Andrew Wright, Managing director, legal, Dubai International Capital LLC.
With around US$13 billion of assets under management, Dubai International Capital LLC’s focus on a mix of emerging markets transactions, public and private equity from its Dubai base is paying dividends in the region’s fast-growing market.
Established in 2004, this subsidiary of Dubai Holding is able to take advantage of the high level of investment from governments and individuals, and surrounding countries in order to diversify its parent company’s portfolio. This commitment to diversification is evident in the kind of funds developed by the company: despite the UAE’s obvious association with real estate development, Dubai International Capital leaves real estate development and investments to its sister companies under the Dubai Holding umbrella. Dubai is perfectly placed to act as a bridge between developed and emerging markets, and the company boasts investments located in Europe, North America, the Middle East, North Africa and Asia-Pacific, including investments in market leading companies in engineering, hotel chains, commodity manufacturers and country-specific funds.
Andrew Wright came to Dubai International Capital as managing director, legal in 2005 after 10 years of private practice experience at White & Case LLP and Vinson & Elkins LLP. He qualified as a solicitor in 1998, with a diploma in Legal Practice from the Guildford College of Law and a Law degree from the University of Leeds under his belt. Already practising in the region when he got the call from Dubai International Capital, he saw the job as "an opportunity to create something unique and special at a young investment company with high-quality professionals and unlimited resources". Attracted by the prospect of creating a legal department, he wanted a "new and dynamic" slant to his career.
Faced with emergency weekend calls from New York at two o’clock in the morning, he admits he did not expect his working hours to increase with his new position. "This really is a 24-7 job", he says. "Although I can plan my day around my team, the rest of the company relies heavily on the legal department." He cites coordinating the volume of work at the same time as managing his team as the greatest challenge, but he sees all this as part of working towards a common goal.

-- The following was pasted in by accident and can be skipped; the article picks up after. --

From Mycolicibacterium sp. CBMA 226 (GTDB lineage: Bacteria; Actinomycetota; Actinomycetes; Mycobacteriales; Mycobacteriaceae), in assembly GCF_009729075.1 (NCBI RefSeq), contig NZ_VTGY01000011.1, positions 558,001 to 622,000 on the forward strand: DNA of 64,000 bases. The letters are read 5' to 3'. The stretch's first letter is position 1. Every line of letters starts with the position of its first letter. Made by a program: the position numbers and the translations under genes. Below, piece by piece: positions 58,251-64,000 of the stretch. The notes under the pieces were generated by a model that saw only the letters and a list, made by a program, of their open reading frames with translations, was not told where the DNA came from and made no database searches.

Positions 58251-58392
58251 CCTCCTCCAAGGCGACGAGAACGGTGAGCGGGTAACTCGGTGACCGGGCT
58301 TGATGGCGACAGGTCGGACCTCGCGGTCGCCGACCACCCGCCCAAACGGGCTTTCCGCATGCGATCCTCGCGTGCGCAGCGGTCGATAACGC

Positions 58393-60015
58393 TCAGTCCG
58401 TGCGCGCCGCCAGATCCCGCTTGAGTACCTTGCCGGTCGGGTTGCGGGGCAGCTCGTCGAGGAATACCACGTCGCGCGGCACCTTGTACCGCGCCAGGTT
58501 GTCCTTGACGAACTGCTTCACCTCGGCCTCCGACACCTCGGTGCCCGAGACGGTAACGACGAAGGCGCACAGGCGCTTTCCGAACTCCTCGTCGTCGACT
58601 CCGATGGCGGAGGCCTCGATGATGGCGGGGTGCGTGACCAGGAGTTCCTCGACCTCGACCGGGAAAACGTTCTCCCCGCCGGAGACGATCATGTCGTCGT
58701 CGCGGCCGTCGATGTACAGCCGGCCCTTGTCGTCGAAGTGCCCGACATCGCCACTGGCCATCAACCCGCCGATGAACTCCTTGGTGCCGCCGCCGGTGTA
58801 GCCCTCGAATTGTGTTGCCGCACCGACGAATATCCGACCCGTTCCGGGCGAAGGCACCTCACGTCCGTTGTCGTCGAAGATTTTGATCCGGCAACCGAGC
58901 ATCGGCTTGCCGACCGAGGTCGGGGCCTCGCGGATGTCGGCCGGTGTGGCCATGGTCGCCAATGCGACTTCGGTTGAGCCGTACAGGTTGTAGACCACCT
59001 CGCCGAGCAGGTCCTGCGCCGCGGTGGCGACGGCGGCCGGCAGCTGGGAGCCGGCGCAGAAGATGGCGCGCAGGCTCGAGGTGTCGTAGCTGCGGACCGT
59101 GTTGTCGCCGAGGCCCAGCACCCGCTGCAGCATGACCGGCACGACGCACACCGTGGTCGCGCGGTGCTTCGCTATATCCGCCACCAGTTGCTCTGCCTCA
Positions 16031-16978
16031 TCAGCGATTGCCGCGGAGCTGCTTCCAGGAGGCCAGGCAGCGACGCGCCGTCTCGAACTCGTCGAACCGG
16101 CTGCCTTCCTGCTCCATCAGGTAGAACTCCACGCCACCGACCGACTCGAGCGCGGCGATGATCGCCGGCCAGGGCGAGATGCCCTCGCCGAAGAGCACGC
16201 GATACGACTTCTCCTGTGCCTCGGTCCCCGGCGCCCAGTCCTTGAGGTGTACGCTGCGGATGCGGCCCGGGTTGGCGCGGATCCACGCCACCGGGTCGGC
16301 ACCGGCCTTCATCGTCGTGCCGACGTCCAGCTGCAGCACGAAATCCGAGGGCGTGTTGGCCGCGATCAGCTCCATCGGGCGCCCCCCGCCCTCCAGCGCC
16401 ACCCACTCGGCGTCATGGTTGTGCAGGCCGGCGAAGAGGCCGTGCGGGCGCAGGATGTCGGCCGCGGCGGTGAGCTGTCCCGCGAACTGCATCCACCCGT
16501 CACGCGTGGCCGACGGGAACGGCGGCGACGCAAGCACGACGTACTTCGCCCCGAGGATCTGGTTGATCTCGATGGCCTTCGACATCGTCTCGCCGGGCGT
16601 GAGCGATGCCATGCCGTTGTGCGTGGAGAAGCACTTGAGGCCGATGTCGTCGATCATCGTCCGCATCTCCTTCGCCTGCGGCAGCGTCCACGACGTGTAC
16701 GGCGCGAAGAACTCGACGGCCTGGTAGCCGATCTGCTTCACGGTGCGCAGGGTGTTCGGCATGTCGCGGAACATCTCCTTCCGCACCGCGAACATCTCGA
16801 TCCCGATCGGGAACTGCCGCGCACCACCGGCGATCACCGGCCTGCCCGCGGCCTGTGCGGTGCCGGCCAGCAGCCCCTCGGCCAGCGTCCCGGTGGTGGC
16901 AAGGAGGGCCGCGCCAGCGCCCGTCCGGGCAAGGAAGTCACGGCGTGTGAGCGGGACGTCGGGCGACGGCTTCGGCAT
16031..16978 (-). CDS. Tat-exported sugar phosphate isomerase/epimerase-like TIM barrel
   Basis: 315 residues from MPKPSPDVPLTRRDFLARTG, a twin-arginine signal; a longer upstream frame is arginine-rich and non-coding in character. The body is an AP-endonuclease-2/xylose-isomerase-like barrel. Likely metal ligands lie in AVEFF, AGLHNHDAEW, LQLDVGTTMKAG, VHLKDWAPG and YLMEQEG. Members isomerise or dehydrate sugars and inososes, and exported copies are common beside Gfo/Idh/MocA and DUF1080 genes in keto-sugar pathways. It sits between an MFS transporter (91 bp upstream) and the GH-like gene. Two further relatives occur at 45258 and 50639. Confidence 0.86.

This, and "a consistency of the client-building relationship between the legal function and the investment team", constitute his greatest sources of satisfaction. "It’s great to be able to sit down and brainstorm, implement processes and structures and see the investment through over a few years", he says. This long-term relationship and the ability to see an investment through over time also gives him the ability to manage the client’s expectations more easily. "It can really release the pressure when you can tell the client honestly what you can and can’t do within the time frame", he says. This contrasts with his experience in private practice, where he says the pressure of billable hours can create unrealistic demands at times.
In Wright’s opinion, external counsel is "an essential safety net" for the in-house team. International firms are, he feels, "well placed to serve the UAE", combining expertise on the ground with international scope. The large transactions from UAE bodies into international financial institutions, coupled with the large amount of energy projects and outbound investments are, he feels, proving a "huge draw" to international firms. Mirroring his client relationships, Wright prefers to play the long game when dealing with outside counsel. "In order to build good relationships, we want law firms to see the long-term benefits", he says. "We want value for money and efficient transactions, and the best way to achieve this is through familiarity".
Role: Managing director, legal
Company: Dubai International Capital LLC
Sector: Private equity
Number of employees: 125 (six in legal)
Preferred law firms: Freshfields Bruckhaus Deringer LLP, Linklaters LLP, Ashurst LLP, Weil Gotshal & Manges LLP, Morrison & Foerster LLP
Where were you previously employed?
White & Case LLP (from 1996 to 2000) and Vinson & Elkins LLP (between 2000 and 2005).
How big is Dubai International Capital’s legal department?